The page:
Meet Meredith. Like many of you, she's definitely a She-ro. Here's her story.
Callen was born at Skyridge Hospital, which was participating in the TEDDY (The Environmental Determinants of Diabetes in Youth) study. I gave the study permission to take some of the newborn heel stick blood sample to determine if Cal had some of the genetic markers. At ten weeks, they called to tell me that he did have the gene/series of genes that made him high risk, but that meant only a 3 - 4% chance of developing diabetes in his lifetime. We decided to participate in the study further, going into the Barbara Davis Center (at Children's Hospital) every 3 months. I was 9 months pregnant with Johnny when they called to tell me that Callen's blood sample showed the presence of two antibodies, an indicator that diabetes was present. Since it's an auto-immune disease, these antibodies attack the islet cells, which produce insulin. The study was around only a few years, so they could not tell me if the diagnosis would come in a matter of month or years. About six weeks later, with a newborn in tow, we went to the BDC for the study's regular 3 month check-up. They tested his A1C (a three month blood sugar average) and it was already in the diabetic range. The doctors came in and told us to begin testing blood glucose level twice each day (before eating in the morning and two hours after breakfast) and to call if it was above 250. They said "It won't happen over night", but sure enough, that night his bg was a 300 after dinner. We took him back in for the "Diabetes Boot Camp" the next day and he has been on insulin ever since. That was July 14, 2008.
What was your initial reaction?
Well initially, you're going through training and kick into mom mode, like "I've got this." But then we took our training home and learned quickly that it's not as formulaic as you think. Managing the highs and lows, the honeymoon period and activity, etc. is different from child to child and it's a lot of trial and error. I began to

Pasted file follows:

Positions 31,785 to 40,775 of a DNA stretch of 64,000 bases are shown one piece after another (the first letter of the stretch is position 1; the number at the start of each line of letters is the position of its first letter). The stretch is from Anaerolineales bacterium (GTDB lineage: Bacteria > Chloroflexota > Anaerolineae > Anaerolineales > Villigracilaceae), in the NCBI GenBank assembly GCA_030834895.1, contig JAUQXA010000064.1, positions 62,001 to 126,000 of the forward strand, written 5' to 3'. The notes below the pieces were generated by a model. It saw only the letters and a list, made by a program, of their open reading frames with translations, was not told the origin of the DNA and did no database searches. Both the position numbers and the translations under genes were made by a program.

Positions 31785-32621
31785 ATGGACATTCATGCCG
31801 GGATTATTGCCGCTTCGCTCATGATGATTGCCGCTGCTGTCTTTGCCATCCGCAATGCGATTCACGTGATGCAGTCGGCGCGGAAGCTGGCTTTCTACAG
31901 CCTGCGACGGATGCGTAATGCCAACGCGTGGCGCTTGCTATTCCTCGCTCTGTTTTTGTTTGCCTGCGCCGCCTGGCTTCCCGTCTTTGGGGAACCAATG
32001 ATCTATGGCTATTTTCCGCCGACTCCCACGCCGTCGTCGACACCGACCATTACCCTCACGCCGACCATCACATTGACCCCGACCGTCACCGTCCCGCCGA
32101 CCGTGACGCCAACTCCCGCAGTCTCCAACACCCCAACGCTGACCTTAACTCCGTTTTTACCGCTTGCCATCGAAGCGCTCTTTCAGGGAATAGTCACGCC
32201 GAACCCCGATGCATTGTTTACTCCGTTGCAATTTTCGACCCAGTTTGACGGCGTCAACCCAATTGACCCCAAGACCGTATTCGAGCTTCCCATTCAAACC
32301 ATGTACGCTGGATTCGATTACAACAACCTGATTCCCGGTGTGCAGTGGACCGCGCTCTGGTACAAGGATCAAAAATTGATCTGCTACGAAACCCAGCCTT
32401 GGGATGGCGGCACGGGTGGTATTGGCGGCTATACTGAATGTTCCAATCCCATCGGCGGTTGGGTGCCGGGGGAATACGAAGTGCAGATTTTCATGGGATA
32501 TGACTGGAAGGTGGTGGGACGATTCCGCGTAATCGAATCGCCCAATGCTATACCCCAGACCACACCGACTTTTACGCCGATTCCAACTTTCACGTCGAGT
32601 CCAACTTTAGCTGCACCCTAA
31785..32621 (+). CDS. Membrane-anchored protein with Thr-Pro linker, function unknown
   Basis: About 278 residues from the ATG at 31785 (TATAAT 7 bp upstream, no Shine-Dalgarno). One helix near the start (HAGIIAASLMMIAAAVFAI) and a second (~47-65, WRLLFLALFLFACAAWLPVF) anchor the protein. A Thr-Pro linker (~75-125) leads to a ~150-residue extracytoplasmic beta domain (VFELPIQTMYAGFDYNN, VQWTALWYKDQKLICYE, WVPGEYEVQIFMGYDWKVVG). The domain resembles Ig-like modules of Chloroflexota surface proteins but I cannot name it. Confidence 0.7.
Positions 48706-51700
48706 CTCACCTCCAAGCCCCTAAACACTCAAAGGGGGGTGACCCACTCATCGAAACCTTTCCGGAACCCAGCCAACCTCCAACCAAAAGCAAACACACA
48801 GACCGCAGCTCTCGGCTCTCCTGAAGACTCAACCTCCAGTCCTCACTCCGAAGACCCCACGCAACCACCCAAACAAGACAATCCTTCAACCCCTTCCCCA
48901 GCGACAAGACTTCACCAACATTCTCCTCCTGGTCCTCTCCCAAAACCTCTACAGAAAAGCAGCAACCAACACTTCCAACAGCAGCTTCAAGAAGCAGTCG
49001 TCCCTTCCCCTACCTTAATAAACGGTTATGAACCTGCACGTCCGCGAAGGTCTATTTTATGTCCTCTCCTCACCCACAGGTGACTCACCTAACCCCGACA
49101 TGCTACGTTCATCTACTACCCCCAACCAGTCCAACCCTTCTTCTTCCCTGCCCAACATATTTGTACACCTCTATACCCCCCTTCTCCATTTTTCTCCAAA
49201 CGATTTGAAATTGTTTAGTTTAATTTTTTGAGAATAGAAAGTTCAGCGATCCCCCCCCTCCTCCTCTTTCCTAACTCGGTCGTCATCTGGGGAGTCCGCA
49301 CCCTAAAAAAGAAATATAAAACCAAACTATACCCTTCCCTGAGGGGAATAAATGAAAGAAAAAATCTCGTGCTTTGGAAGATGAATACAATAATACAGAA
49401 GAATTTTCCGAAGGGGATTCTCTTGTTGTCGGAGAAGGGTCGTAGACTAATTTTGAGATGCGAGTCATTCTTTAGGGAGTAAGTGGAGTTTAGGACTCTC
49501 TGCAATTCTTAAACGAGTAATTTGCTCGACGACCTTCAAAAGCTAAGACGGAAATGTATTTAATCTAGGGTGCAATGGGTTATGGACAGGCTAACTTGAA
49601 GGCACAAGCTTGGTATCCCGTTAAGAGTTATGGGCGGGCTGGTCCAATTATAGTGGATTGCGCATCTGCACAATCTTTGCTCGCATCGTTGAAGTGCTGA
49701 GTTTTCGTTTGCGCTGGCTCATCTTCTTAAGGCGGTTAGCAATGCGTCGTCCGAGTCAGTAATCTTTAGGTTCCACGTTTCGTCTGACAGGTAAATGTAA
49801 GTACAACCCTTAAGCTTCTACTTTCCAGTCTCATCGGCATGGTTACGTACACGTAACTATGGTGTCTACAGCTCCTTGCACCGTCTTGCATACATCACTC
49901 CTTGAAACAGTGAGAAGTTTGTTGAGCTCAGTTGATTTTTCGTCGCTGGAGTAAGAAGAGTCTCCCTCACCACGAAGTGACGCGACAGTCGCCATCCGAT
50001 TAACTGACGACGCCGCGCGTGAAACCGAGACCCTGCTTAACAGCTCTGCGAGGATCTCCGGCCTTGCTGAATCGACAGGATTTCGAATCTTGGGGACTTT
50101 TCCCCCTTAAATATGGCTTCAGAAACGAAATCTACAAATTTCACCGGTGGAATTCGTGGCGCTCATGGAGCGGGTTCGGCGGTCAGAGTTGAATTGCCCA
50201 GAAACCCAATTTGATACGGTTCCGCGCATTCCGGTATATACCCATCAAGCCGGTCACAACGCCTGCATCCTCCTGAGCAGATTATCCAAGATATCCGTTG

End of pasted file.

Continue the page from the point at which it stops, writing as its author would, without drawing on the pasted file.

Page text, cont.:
go through a grieving period, mourning the loss of what I thought our lives would be, if that makes sense. I was angry when people asked me if he would outgrow it, or asked if I gave him too much sugar as a baby. I was saddened that my son would have to go through life being poked, dosed, not feeling well, and constantly monitored. And selfishly, I was sad for my husband and me. It was stress on our relationship and there was a point where I thought we would never again leave the house together. After about six months came the acceptance.
What were some of the challenges you faced?
At diagnosis, Callen was tested for and ultimately came up positive for Celiac disease. This is pretty common in diabetics, as the two auto-immune diseases share some genetic components. When he was still eating gluten, he frequently went low and we didn't understand why. When we changed his diet, he began absorbing food and truly showing those high numbers. The highs were very difficult for us, and there were weeks where we called the doctor 2 - 3 times to adjust dosage. I'm the type of person that would like everything to be black and white, but we had to learn to go with the flow.